5 management lessons that just might help Jeremy Corbyn save Labour

The Labour leader's mammoth challenge is as much about people as it is politics. Here are five crucial qualities he'll need to learn - fast.

by John Lehal
Last Updated: 13 Oct 2016

With the leadership race over and the fractious party conference drawing to a close, for Jeremy Corbyn the hard work really begins now. The Labour leader faces a huge task if he is to achieve his goals of uniting his hopelessly divided party and of pioneering a 'kinder, gentler politics' and offering a ‘clean slate’ to his MPs.

He’s even planted a symbolic olive tree outside his office  - but good intentions will only go so far. At its heart the challenges he faces are as much about management as they are about messages, as much about people as they are about politics.

Here are five key management lessons that could help Corbyn unite his party – if that’s really what he wants to do.


A 21st century manager has to be able to adapt to fast-moving situations, and change their mind based on the evidence their team presents. Corbyn is well known for his steadfast views, many of them forged in the left wing political battles of the 1970s and 80s.

Now he must prove that he is not – as Kate Green, one of his former shadow ministers, has said - ‘a lazy thinker’ and is prepared to move on and respond to the modern world. Even when that means having an open mind and listening to views he might disagree with.


While life at the top can be lonely, especially in politics, a leader is still part of a team. Whether it’s a business or a political party, your organisation stands together and it falls together.

But Corbyn has an unhappy track record of freezing out those he doesn’t see eye to eye with: Owen Smith, his reluctant opponent, only managed to have one policy meeting with him in a year in the Shadow Cabinet. Heidi Alexander, the then Shadow Health Secretary, thought she had her leader on her side, only to find his staff were on the phone days later "clarifying" what he meant – and completely reversing his position.

Good leadership is about being inclusive, not divisive, because if you want the right people to join your team, you’ve got to show that you’re willing to work with them.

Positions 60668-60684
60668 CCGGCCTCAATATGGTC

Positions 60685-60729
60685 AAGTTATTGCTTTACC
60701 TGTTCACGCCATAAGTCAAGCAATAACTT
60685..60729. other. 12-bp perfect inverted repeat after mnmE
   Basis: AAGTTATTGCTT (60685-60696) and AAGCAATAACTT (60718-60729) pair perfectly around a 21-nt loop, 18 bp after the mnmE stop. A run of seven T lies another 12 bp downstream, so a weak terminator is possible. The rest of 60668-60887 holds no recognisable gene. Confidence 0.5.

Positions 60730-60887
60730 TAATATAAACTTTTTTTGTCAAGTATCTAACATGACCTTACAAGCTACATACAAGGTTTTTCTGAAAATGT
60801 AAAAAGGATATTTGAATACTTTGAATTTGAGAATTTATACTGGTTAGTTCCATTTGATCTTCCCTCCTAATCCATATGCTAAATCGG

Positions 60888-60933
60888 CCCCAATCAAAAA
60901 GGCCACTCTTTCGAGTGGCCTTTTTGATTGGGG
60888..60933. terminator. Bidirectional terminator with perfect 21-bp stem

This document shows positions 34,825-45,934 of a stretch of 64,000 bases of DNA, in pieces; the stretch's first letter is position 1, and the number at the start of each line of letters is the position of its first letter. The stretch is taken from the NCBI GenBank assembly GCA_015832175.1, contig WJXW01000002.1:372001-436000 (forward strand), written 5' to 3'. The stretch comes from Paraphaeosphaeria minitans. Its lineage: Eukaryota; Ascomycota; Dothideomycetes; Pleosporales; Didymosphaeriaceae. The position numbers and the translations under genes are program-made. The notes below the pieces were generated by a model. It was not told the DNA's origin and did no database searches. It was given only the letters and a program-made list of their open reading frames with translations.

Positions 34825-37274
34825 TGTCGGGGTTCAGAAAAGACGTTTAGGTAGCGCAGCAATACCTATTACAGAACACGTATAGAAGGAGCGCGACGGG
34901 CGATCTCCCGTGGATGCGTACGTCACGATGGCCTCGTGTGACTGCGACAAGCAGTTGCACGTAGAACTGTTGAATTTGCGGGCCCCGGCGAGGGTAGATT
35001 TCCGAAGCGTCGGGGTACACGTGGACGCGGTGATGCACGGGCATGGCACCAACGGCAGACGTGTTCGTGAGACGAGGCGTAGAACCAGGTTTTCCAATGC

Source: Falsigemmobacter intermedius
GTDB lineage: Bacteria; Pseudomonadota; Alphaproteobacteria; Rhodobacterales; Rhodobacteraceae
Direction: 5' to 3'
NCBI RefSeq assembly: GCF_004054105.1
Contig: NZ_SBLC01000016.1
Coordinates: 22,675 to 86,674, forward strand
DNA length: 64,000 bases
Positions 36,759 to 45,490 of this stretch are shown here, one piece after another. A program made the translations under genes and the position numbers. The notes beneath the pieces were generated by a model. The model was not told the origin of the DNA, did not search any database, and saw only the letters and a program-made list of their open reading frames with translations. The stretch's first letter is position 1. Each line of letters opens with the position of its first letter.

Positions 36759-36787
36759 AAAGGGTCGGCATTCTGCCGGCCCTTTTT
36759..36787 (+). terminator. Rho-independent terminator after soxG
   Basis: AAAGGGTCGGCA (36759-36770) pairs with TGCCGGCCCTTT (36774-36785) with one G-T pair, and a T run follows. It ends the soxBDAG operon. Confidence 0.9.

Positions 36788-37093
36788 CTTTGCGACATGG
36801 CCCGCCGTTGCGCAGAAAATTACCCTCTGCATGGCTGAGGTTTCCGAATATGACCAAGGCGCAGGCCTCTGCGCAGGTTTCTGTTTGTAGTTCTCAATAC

Strategic thinking

Alongside building the right team, the other key task of a leader is to set the strategy and see that it’s delivered. This is an area where Corbyn’s inexperience really shows – he urgently needs to demonstrate that he knows what a strategy is and how to deliver it.

Over the summer, the recently-resigned former Shadow Transport Secretary, Lillian Greenwood, talked about a long-planned campaign on rail fare increases that could have given Labour some much needed points on the scoreboard against the Tories.

When Corbyn launched a divisive reshuffle on the same day, stealing the media spotlight and sinking the rail fares campaign, it stung his colleague to make this angry response; "He’s not a leader, he’s not a team player", she said. He’s got to be both if he’s going to get the party where he wants it to go.


Instead of provoking this kind of counterproductive clash, Corbyn needs to bring the shadow cabinet together, to come up with a strategic vision and stick to it. Leaders need followers, and followers like to know what the person they are getting behind stands for.

That means articulating the message often and consistently. Being a lone ranger worked for Jeremy when he was just a single voice on the fringes of politics and could say exactly what he wanted to, but now he’s in a management role he needs to show a bit more consistency.


Finally, Corbyn has to learn that leadership means responsibility. He has always been confident standing in front of a crowd of those he agrees with, whether it’s an anti-cuts rally or his local trades council.

But you might have also seen the pictures of Ruth Smeeth, a Jewish Labour MP, being shouted down at the launch of a report into anti-Semitism. Her leader stood next to her in silence and let it happen.

Corbyn rightly says he doesn’t encourage this behaviour, much less ask for it to happen, but still it does. Leadership means taking a stand when things like this affect your team, because your staff have to know they can rely on you to stand with them – and if not, why should they stand up for you?

John Lehal is managing director of Insight Consulting Group


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